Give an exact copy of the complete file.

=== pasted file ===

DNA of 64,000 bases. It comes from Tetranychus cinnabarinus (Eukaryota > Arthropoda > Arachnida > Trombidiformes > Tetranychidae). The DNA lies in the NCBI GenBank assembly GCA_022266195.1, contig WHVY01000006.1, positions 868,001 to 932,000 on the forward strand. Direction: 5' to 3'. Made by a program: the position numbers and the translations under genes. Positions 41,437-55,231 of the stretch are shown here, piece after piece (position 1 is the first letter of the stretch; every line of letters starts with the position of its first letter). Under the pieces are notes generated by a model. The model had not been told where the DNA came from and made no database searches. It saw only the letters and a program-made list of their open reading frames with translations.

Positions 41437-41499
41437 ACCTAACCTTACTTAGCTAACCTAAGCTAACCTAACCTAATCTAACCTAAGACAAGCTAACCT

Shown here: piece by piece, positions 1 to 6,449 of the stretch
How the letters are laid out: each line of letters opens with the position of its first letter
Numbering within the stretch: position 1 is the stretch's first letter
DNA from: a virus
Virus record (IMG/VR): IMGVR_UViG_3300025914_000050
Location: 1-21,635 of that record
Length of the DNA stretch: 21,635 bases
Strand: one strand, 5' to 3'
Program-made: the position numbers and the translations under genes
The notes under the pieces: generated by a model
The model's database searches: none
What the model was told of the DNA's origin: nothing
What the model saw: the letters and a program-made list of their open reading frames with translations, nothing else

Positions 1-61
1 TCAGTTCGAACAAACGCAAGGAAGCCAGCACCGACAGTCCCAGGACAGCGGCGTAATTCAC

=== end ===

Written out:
DNA of 64,000 bases. It comes from Tetranychus cinnabarinus (Eukaryota > Arthropoda > Arachnida > Trombidiformes > Tetranychidae). The DNA lies in the NCBI GenBank assembly GCA_022266195.1, contig WHVY01000006.1, positions 868,001 to 932,000 on the forward strand. Direction: 5' to 3'. Made by a program: the position numbers and the translations under genes. Positions 41,437-55,231 of the stretch are shown here, piece after piece (position 1 is the first letter of the stretch; every line of letters starts with the position of its first letter). Under the pieces are notes generated by a model. The model had not been told where the DNA came from and made no database searches. It saw only the letters and a program-made list of their open reading frames with translations.

Positions 41437-41499
41437 ACCTAACCTTACTTAGCTAACCTAAGCTAACCTAACCTAATCTAACCTAAGACAAGCTAACCT

Shown here: piece by piece, positions 1 to 6,449 of the stretch
How the letters are laid out: each line of letters opens with the position of its first letter
Numbering within the stretch: position 1 is the stretch's first letter
DNA from: a virus
Virus record (IMG/VR): IMGVR_UViG_3300025914_000050
Location: 1-21,635 of that record
Length of the DNA stretch: 21,635 bases
Strand: one strand, 5' to 3'
Program-made: the position numbers and the translations under genes
The notes under the pieces: generated by a model
The model's database searches: none
What the model was told of the DNA's origin: nothing
What the model saw: the letters and a program-made list of their open reading frames with translations, nothing else

Positions 1-61
1 TCAGTTCGAACAAACGCAAGGAAGCCAGCACCGACAGTCCCAGGACAGCGGCGTAATTCAC